Coats’ Disease

What is Coats’ Disease?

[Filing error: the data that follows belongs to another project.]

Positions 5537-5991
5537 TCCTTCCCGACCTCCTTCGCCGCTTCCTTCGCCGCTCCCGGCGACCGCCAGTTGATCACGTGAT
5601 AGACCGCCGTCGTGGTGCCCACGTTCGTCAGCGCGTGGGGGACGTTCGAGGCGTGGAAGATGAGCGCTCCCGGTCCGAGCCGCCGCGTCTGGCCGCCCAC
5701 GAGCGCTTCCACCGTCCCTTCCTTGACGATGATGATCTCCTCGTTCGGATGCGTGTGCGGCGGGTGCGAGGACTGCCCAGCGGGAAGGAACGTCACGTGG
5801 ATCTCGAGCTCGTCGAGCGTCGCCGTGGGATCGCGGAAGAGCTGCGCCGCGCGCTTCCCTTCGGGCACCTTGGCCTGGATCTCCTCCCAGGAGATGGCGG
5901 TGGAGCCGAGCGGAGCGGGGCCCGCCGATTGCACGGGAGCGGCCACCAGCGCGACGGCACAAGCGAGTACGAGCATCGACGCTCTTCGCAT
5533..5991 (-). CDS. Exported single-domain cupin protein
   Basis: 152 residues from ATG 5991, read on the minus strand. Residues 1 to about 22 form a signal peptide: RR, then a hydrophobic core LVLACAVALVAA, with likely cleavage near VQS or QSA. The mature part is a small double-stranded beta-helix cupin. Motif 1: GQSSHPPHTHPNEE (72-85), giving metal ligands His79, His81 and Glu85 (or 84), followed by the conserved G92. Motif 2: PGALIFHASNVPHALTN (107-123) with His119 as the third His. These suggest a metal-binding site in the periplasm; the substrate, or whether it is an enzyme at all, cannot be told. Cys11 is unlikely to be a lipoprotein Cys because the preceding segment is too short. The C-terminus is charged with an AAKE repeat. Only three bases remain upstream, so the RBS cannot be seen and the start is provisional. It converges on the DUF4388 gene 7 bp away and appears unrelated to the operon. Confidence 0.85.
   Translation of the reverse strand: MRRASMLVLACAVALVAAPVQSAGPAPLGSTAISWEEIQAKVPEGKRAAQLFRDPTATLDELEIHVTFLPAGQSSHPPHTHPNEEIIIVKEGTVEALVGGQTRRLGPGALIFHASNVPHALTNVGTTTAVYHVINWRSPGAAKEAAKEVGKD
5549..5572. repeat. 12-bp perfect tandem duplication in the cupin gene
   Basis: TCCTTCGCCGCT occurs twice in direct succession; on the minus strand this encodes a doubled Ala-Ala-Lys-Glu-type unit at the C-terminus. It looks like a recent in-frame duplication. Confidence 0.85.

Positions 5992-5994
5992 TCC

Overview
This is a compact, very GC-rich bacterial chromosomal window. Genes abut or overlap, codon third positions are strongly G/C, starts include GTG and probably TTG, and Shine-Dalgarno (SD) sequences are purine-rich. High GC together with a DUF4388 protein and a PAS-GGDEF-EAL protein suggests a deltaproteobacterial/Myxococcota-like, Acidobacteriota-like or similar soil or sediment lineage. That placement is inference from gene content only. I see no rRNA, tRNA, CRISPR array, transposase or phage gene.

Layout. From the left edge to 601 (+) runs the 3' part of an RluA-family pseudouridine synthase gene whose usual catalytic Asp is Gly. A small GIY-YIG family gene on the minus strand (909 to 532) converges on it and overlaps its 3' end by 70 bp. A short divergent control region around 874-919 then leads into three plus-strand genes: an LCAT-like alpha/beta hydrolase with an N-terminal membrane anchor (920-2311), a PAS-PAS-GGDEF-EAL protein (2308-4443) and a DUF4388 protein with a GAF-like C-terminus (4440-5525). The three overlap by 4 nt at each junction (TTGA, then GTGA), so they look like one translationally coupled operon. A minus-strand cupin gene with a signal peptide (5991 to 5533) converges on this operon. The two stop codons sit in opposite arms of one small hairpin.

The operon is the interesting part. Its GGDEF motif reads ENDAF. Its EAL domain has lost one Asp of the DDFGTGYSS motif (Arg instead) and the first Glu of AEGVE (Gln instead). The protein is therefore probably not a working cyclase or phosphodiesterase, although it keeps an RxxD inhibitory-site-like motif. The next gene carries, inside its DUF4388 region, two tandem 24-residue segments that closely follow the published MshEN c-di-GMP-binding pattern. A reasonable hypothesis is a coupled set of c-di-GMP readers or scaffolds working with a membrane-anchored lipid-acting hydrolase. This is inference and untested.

Coats’ Disease, or exudative retinitis or retinal telangiectasis, sometimes spelled Coates Disease, was first identified by Scottish ophthalmologist George Coats in 1908. It is a very rare condition where there is abnormal development in the blood vessels behind the retina. The blood rich retinal capillaries break open, leaking the serum portion of the blood into the back of eye. The leakage causes the retina to swell, and can cause partial or complete detachment of the retina. Coats’ Disease is seen predominantly in males (69%) and symptoms generally appear in children aged six to eight but can develop as young as four months. It progresses gradually and affects central vision. It is almost always unilateral (affects only one eye). If caught early, some level of vision can typically be restored. If caught in late stages, complete loss of vision can occur. In its final stages, enucleation (removal of the affected eye) is a potential outcome. For additional information, see the National Organization for Rare Diseases (NORD).

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